When building both a retail resume and a cover letter for a position in retail. It’s important to create a letter that supports your resume and adds more important information. Here are some cover letter tips to make sure your retail cover letter has what it needs.
How might a great retail cover letter example look? Here’s a sample professional cover letter to build from:
Dear Mr. Smith,
When I was first hired as a retail sales associate at my current job, I improved sales numbers in the jewelry area by 24% after only six weeks. I want to bring my product knowledge and drive to succeed to your salesperson position at Sales, Inc.
Selling to potential customers is one of the things I really love to do, and I really enjoy being able to help someone find what they want and buy something that makes them happy for years to come, rather than just trying to get a sale for the company. This is why I’m always merchandising and working on my communication skills, so I can ensure my sales are high and my satisfaction ratings are even higher.
I’ve been top salesperson of the month seven times at my current job, and believe I can bring that level of performance to your company. I look forward to interviewing with you at your convenience about my customer service skills and how I can fulfill everything you’re looking for in this job posting.
The start to your cover letter will typically include your full name and contact information. Be sure to include your phone number, email address, and your town and state of residence. From there, use this outline to fill out your perfect cover letter.
First paragraph: Introduce yourself with a hook and list your best achievements
The first paragraph of any retail cover letter should excite the recruiter. Note how the applicant in this sales associate cover letter immediately lists his most interesting achievement – he was able to improve sales in the jewelry department by 24%. Although it’s perfectly fine to start your cover letter with, “I’m pleased to apply for the retail assistant position at your company,” starting your letter with a great hook is significantly more eye-catching.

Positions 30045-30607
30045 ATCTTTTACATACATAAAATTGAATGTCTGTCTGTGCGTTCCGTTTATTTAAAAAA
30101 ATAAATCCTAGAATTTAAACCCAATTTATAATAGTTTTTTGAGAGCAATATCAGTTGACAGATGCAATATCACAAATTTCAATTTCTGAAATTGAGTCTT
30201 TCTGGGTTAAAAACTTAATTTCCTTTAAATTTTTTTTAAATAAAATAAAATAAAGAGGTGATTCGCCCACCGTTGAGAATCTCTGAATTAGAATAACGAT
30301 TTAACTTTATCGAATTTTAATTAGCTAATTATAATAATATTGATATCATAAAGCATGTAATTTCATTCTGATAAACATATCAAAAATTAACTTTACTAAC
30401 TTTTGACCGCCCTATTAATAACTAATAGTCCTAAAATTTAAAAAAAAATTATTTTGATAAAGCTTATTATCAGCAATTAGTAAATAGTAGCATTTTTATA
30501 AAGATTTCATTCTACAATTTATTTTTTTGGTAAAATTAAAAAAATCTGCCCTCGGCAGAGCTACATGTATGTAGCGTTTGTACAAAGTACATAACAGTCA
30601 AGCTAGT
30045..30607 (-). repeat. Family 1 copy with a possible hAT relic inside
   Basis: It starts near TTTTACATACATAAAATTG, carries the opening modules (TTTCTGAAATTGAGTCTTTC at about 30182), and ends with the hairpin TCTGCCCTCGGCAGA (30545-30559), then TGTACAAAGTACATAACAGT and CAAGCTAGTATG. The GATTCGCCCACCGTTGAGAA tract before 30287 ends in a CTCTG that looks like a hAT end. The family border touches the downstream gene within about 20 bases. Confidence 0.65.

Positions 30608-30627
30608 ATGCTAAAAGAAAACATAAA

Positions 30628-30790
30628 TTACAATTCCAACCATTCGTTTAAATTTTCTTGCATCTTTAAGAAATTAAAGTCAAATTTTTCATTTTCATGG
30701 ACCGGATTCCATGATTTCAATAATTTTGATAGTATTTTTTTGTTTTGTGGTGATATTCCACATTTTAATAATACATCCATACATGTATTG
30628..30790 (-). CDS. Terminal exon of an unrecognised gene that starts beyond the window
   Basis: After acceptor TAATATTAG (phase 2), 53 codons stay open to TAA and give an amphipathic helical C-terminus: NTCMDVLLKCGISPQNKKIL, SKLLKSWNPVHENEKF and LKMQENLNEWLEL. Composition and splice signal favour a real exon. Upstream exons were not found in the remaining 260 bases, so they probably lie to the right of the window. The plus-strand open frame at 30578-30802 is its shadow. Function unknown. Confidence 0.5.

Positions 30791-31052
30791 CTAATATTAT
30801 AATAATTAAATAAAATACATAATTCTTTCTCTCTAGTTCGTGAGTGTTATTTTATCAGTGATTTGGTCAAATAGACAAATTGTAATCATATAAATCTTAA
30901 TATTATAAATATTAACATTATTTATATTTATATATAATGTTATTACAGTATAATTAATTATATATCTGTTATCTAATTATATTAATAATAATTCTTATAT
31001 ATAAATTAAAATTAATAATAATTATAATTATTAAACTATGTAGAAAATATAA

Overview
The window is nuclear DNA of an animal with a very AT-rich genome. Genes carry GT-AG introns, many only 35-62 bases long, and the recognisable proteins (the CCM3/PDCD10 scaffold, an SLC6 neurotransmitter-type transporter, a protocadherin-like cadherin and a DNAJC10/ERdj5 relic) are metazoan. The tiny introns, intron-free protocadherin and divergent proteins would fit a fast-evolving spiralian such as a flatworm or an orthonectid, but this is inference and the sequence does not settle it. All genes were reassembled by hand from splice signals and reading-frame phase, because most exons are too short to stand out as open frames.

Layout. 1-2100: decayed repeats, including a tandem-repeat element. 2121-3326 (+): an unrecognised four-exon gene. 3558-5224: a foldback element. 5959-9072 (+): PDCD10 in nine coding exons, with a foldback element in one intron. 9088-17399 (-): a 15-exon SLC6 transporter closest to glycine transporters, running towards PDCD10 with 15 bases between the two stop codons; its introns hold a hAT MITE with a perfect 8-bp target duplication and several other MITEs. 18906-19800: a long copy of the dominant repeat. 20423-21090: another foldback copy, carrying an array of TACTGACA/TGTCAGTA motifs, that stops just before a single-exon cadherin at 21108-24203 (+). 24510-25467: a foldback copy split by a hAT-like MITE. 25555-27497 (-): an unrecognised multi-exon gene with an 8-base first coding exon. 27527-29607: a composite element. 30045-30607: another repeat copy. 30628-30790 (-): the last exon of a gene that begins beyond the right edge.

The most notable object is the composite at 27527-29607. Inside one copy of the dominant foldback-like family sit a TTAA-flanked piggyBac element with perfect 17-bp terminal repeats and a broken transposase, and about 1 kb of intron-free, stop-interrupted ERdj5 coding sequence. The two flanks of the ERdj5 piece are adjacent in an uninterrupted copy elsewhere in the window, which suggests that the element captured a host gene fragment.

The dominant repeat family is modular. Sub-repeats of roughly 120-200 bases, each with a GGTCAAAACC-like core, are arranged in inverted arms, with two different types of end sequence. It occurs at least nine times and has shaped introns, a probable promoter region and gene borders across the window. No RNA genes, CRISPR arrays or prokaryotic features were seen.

Second paragraph: Provide more information about how you’re the best fit for the job
Now that your potential employer is actually reading, continue to list things that make you the best person for this job. In this case, the applicant highlighted how he really enjoys selling to people, and he enjoys selling them things that they actually need and will appreciate. Set yourself apart from other job seekers by discussing the traits makes you different and how that can be beneficial for the next person who hires you. If you have multiple key achievements you want to highlight, list them in bullet points.
Third paragraph: Call to action
The last paragraph should be your call to action. This is where you get the chance to actually ask for an interview. Wording your request “I look forward to talking to you at the job interview,” is a great way to express this in a proactive manner.
You should always include a cover letter for any retail job that you’re applying for. Writing your cover letter should only take a few minutes if you use a cover letter builder like the one here at ResumeHelp. With a builder, you can choose from numerous cover letter templates to help you build a letter that perfectly reflects the job description and helps you excel in your job search.
Typically, you should aim for a cover letter that is anywhere from half a page to 3/4 of a page long. Most of the time, a retail cover letter template will be around 3/4 of a page long. This length allows you enough room to give more details on your qualifications, but not too long that the hiring manager will be reluctant to read it.
Yes. Just make sure that you adapt the letter to whatever work experience you do have. You may want to go heavier on your skills, for example or rely on experience in areas such academic, internships, and volunteer work. Additionally, fit your content with the position. A cover letter for an entry-level job might not need you to showcase a lot of experience, but a letter for a retail manager job probably will.